Why do vegetarians want fake meat products?

Updated on 15 March 2013 | 0 Comments

There's been mild uproar after Walkers started adding meat to its crisps. Simon Ward wonders why vegetarians want to eat 'fake' meat in the first place and puts his prejudices to the test.

Walkers has caused controversy by including meat flavours for the first time in its roast chicken and smoky bacon crisp varieties. Vegetarians have apparently deserted the UK’s leading crisp brand in droves, with rival Golden Wonder gleefully highlighting its meat-free flavours. But why do vegetarians want to eat meat-flavoured crisps anyway?

Well, for many vegetarians, it’s an ethical choice rather than a flavour one. When I went vegetarian for a couple of years in my late teens, I missed the taste of bacon, burgers, sausages, chicken and steak, but I  made my choice from a moral standpoint (which has since obviously lapsed). Despite my cravings though, I never felt the need to eat ‘fake’ meat products such as vegetarian bacon or sausages.

I'm not against vegetarianism in any shape or form. I just don't get why people want to eat versions of traditional meat products in vegetarian, and not very tasty, form.

There's always an alternative

OK, I can see that in certain social occasions, such as a barbecue, it might be good to feel like you’re not from a completely alien race. But when there are so many wonderful veggie recipes you can cook on a barbie (these spicy Paneer skewers, to pull just one example from our recipe catalogue), it's a crying shame if you or your host just breaks out the fakes.

In my experience, 'fake' bacon tastes like cardboard and contains colour, flavourings and sugar. Vegetarians might counter-argue that, by shunning some processed meats, at least they haven't been eating horse and other foreign bodies in disguise. But the taste of fake meat doesn't come anywhere close to the real thing that's been properly produced and labelled.

And as for crisps? Sorry veggies, I love authenticity. If that means including meat flavours to make, wait for it, meat-flavoured crisps then I'm all for it.

Taste test time!

lovefood's Simon Ward does a blindfolded meat taste testAs always at lovefood Towers, when it comes to making an assertion about food we like to put our taste buds to work to prove our theories.

So we went out and bought three types of meat (ham, sausages and chicken) in three different guises (low budget meat, higher-end meat and a veggie version). Surprisingly, we couldn't find a veggie bacon locally.

We then conducted a blindfolded taste test with six participants (including myself) tasting the three products with no idea which was which. The participants had to nominate a favourite, and stick their necks out and see if they could identify which was the veggie version. Here's what happened.


The contenders: Waitrose Wiltshire cured ham, Waitrose hand carved and dry cured ham, Quorn ham-style slices

The result: everyone correctly identified the veggie ham. Four people preferred the hand carved, with the other two plumping for the Wiltshire. For me, this was fairly straightforward as the Quorn 'ham' tasted really sweet and artificial. When the blindfolds were off, it revealed itself as resembling hideous slices of the 'mystery meat' that sometimes pops up in American TV sitcoms.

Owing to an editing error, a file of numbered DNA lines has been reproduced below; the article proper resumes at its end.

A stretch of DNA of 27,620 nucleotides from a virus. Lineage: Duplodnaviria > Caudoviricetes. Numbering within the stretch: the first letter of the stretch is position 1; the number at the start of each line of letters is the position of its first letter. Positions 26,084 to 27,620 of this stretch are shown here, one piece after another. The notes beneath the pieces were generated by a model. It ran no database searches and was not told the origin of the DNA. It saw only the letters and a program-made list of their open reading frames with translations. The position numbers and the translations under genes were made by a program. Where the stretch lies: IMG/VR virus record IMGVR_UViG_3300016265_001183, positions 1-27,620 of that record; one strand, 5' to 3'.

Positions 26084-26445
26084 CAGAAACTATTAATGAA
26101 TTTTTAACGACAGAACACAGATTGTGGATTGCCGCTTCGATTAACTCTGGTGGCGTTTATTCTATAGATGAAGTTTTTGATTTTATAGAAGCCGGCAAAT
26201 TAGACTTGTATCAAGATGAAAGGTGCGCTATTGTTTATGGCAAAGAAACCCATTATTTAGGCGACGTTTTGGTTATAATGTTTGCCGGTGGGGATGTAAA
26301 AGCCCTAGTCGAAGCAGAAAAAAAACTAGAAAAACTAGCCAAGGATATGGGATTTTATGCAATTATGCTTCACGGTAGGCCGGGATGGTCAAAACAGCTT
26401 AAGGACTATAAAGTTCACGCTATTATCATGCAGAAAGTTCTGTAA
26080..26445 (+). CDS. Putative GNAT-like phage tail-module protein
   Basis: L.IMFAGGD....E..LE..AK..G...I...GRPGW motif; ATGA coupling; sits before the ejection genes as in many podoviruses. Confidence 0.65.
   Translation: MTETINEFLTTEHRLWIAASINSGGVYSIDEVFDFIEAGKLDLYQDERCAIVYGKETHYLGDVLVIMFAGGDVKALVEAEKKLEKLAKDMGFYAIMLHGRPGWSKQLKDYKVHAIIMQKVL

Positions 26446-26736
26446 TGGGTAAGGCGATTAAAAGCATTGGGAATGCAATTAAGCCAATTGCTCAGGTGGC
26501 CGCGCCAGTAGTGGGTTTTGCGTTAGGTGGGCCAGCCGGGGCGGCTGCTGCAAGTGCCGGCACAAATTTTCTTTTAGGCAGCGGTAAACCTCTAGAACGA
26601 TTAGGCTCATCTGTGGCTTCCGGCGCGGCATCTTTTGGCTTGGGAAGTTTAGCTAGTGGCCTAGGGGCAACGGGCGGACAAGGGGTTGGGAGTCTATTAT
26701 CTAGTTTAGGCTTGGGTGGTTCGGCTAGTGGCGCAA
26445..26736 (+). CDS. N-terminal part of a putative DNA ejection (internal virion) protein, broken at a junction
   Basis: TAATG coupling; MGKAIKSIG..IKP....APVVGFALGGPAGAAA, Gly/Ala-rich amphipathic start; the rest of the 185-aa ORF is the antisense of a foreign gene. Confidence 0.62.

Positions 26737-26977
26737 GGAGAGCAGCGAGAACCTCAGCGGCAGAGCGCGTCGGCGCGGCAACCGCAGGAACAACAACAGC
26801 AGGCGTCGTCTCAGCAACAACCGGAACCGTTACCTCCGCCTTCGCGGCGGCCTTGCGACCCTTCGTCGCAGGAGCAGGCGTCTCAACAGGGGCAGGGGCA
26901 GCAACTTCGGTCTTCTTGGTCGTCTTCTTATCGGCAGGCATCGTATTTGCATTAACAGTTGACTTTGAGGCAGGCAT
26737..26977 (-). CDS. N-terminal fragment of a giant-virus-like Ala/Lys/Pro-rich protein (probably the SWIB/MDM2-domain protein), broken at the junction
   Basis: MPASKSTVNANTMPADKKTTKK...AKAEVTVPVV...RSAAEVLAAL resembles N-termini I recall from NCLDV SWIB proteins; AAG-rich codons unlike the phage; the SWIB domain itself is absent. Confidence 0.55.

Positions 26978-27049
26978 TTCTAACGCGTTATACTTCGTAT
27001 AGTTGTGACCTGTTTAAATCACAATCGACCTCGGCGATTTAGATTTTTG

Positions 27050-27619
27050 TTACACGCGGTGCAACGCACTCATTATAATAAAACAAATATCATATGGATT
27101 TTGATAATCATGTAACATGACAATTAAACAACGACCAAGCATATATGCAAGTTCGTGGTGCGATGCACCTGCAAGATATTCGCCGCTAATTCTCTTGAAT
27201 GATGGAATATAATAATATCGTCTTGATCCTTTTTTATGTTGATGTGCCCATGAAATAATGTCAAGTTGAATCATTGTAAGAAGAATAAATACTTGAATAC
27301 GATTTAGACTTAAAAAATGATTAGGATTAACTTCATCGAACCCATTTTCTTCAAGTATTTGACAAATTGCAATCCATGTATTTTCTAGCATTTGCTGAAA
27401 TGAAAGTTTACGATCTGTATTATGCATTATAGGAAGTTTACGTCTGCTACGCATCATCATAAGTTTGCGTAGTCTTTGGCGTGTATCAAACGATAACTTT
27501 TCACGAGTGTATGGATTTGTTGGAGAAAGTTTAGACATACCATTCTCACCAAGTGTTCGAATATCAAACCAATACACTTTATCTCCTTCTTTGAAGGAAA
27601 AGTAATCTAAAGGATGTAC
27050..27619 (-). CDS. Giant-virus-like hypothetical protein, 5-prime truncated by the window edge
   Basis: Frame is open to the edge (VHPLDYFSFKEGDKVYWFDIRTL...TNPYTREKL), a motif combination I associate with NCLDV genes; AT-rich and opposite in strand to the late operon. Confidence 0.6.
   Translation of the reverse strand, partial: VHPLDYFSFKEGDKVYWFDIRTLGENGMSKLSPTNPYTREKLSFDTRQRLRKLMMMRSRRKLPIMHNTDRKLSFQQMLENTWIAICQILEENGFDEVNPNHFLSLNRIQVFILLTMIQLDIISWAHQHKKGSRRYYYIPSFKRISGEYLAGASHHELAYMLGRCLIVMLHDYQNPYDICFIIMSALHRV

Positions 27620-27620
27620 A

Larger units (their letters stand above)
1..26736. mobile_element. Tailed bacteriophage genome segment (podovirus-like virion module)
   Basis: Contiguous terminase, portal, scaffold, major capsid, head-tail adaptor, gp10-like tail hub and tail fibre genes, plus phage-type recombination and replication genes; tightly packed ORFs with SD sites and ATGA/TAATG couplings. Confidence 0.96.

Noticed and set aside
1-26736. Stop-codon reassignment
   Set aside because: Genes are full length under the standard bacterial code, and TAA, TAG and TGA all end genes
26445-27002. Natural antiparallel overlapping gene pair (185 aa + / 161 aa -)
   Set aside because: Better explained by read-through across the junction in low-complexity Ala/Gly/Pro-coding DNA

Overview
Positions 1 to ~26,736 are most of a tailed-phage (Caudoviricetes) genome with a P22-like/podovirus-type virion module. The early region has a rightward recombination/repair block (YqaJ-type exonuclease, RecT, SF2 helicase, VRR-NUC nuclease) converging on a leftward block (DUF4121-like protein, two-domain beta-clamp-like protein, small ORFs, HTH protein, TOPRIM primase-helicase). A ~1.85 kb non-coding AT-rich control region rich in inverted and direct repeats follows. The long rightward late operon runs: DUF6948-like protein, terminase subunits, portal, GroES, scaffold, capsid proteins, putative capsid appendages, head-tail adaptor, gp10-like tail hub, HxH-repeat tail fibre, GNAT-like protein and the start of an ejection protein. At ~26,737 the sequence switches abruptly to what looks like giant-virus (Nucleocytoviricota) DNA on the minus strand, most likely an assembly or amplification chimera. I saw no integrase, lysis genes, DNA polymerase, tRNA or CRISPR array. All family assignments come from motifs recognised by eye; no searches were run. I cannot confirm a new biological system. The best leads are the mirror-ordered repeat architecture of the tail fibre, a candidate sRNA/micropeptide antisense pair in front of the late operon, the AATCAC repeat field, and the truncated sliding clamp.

The contenders: Waitrose free range pork sausages, Duchy Originals organic free range pork sausages, Quorn Chef's Selection pork-style sausages

The result: interestingly, one person thought the Duchy Originals were the veggie version. Again, I felt this was pretty obvious, as the meat versions had a very meaty taste, with the Duchy variety oozing flavour and therefore my favourite by a country mile. The veggie variety, by contrast, was just bland. But the panel was very much split on their preferences, with each sausage garnering two votes apiece. Interestingly, m'colleague Charlotte Morgan (who regular readers will know eats more veggie food than meat) was one of the two who plumped for the veggie version.


The contenders: Waitrose flame-grilled cooked chicken pieces, Waitrose organic chicken breast fillets (cooked by lovefood editor Andrew Webb), Meet The Alternative chicken-style pieces

The result: two of the panel (including me, dear reader) thought the flame-grilled pieces were the veggie version. The rest got it right. In my defence, I don't think there was that much to choose between these flavour-wise and I actually plumped for it (narrowly) as my favourite. But the fresh cooked fillets were the overall winner. Indeed, one person spat out the veggie version while another thought it was turkey. And when the blindfolds came off, I was horrified by the appearance of the veggie version (bottom right bowl in the picture above) – it looked like chicken curry that had been sat in the fridge for days.

The overall verdict

So was I persuaded to change my opinion, even by the chicken? No, I'm afraid this taste test just confirmed my belief that fake meat is not a good thing. It doesn't look appetising (in its uncooked form anyway) and it generally (with the honorable exception of the chicken) just doesn't taste anything like the real thing, which is surely the point.

What do you think about 'fake' meat products? Are there good ones? Let us know in the Comments box below.

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